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U.S. is seeing increased risk of dengue infections, health officials warn


It's been a record-breaking year for dengue cases in Central and South America - almost 10 million cases so far, more than any year on record. The Centers for Disease Control and Prevention is now warning of an increased risk of dengue infections in the U.S. NPR health correspondent Pien Huang is here to tell us about it. Hey, Pien.


SHAPIRO: Any idea why the virus is surging now?

HUANG: So a couple of reasons. No. 1, this is a mosquito-borne virus. And it's been a warm, wet year in South America, so there's a lot more mosquitoes around. Mosquitos are also thriving in more places thanks to climate change, so that's No. 1. No. 2 is that dengue is cyclical. There tend to be big outbreaks every couple of years. The last big one was in 2019. And part of the reason for that is that there's actually four different strains of dengue. People who get one strain are protected for a couple of years, then the immunity wears off and they're susceptible to getting one of the other strains. So this population-level immunity comes and goes in cycles. And then there's also the fact that people in the U.S. are traveling a lot more these days.

SHAPIRO: These days meaning, like, summer vacation? Or just broadly, generally speaking, people travel more?

HUANG: Definitely a lot more since the pandemic. So I spoke with Gonzalo Vazquez-Prokopec, an environmental scientist at Emory University. He says we can't just blame the mosquitoes.

GONZALO VAZQUEZ-PROKOPEC: Human mobility, either short or longer distances, play a significant role in moving the viruses around. So humans are the vector. Humans are the ones that are moving the virus even a longer distance than mosquitoes.

HUANG: He says one of the reasons why things went pretty quiet in the last couple of years is that travel basically shut down during the COVID pandemic. So now that people are traveling more generally - seeing family, old friends, places they haven't been - they're getting bitten by mosquitoes with dengue, and they're bringing it to wherever they're going next.

SHAPIRO: So how bad is it? I have a sense that, like, you'd rather get dengue than malaria, but you don't want to get dengue.

HUANG: Well, dengue is actually one of the world's most common mosquito-spread diseases. And in 75% of the cases, the people who get infected don't actually get very sick.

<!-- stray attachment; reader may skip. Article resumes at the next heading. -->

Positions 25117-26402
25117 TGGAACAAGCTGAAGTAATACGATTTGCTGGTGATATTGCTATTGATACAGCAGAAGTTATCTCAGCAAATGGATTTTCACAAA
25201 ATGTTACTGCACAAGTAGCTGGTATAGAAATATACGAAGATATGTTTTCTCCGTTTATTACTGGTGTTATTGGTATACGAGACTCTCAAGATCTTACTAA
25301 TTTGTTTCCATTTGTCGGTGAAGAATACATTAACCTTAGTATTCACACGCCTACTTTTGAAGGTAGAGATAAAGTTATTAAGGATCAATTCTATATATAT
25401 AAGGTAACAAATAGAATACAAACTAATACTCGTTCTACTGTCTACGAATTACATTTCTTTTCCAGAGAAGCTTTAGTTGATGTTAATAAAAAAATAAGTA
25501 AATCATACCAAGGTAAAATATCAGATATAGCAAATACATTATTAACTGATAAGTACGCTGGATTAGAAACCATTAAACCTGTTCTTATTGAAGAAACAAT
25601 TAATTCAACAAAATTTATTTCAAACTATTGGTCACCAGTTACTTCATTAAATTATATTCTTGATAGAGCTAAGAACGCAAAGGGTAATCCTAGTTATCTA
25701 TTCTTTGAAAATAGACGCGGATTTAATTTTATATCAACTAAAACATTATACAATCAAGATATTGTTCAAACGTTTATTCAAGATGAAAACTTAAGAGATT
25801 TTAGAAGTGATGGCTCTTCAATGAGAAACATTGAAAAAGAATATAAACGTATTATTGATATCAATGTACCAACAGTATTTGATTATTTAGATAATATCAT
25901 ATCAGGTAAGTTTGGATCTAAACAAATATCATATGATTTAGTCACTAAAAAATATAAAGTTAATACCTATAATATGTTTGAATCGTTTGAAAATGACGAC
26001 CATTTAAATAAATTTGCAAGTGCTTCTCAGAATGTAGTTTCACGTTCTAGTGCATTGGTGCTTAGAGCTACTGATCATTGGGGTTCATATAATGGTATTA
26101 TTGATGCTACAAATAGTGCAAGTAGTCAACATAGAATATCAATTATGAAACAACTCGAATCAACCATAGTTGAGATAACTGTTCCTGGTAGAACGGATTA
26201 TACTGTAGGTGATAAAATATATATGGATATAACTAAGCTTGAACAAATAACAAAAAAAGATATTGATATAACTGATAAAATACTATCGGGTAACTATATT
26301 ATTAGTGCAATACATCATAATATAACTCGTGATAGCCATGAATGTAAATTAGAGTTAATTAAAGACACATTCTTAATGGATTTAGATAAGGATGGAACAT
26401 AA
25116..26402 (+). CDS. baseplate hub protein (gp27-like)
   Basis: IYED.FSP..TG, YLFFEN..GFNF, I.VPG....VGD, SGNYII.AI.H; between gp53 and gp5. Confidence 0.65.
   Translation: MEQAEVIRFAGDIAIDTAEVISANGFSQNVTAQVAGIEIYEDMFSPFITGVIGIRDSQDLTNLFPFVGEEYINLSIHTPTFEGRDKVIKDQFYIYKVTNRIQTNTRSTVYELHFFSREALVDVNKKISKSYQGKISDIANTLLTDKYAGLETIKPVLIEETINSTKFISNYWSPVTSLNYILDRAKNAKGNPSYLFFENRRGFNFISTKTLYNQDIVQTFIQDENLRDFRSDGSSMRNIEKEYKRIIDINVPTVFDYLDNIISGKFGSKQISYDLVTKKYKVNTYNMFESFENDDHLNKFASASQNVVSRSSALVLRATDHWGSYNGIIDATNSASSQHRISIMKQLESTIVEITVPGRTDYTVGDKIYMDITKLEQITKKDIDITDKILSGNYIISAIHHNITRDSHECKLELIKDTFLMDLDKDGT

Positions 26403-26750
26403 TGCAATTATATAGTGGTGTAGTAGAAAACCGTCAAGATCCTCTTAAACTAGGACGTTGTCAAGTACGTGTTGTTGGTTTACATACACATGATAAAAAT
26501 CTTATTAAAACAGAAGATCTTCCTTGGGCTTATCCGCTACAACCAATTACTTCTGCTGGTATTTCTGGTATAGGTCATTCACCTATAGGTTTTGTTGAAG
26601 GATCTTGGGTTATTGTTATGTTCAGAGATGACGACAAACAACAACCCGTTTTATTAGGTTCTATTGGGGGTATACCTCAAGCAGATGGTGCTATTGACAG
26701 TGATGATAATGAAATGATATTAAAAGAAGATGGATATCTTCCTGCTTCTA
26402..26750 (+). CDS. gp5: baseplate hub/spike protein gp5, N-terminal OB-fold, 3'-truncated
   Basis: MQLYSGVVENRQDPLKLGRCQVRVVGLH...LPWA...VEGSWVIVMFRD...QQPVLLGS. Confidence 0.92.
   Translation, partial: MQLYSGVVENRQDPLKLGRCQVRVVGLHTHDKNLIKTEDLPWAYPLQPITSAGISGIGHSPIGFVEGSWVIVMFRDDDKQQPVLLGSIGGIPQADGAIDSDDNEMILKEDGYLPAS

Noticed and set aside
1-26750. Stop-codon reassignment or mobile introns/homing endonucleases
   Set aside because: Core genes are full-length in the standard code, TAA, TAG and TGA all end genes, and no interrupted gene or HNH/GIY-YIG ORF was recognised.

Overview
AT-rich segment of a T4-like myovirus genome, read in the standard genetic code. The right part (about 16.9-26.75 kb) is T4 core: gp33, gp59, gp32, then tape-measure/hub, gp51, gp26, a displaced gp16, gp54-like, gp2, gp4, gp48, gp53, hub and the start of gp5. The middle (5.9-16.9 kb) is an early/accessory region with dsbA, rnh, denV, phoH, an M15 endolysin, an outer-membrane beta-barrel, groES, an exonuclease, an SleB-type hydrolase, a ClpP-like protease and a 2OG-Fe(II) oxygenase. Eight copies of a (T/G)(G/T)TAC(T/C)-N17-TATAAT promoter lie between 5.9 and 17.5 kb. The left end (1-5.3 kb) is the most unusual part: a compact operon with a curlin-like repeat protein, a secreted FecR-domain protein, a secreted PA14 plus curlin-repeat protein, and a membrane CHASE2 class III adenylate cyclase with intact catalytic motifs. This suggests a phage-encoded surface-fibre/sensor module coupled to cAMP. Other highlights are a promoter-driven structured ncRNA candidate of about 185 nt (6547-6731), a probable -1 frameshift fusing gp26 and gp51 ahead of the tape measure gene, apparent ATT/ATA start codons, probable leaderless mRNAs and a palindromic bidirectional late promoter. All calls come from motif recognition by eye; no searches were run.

SHAPIRO: Well, that's good.

HUANG: Yeah, that's good. But in a quarter of those cases, they do, and those symptoms can be pretty awful, Ari. People can get high fevers, debilitating headaches, joint pains. And in some severe cases, it can cause people's blood vessels to leak, and it can lead to shock and even death.

SHAPIRO: Not good. OK, I said the CDC is warning about risk in the United States. How severe is that risk? Who should be worried?

HUANG: Yeah, so it really depends on where you live. The risk is not spread equally across the country. So far this year, there have been about 2,000 cases in the U.S. and most of those cases have been in Puerto Rico, where dengue is endemic. Puerto Rico actually declared a public health emergency over dengue a few months ago. There have also been some cases reported in the U.S. Virgin Islands, some in Florida. In recent years, local transmission has been seen in Texas, Arizona, California.

Gabriela Paz-Bailey, head of CDC's dengue branch, says that people who traveled to Puerto Rico or other places that are experiencing big dengue surges should be aware of the risk. It's especially dangerous for babies, pregnant women and the elderly. But she says that they're not actually expecting big surges of dengue across the continental U.S. the summer. What they do expect to see is more travel-related cases and small chains of transmission related to them. She says that they really want doctors to be on the lookout for cases and to test for it.

SHAPIRO: NPR's Pien Huang. Thank you.

HUANG: You're welcome. Transcript provided by NPR, Copyright NPR.

NPR transcripts are created on a rush deadline by an NPR contractor. This text may not be in its final form and may be updated or revised in the future. Accuracy and availability may vary. The authoritative record of NPR’s programming is the audio record.

Pien Huang is a health reporter on the Science desk. She was NPR's first Reflect America Fellow, working with shows, desks and podcasts to bring more diverse voices to air and online.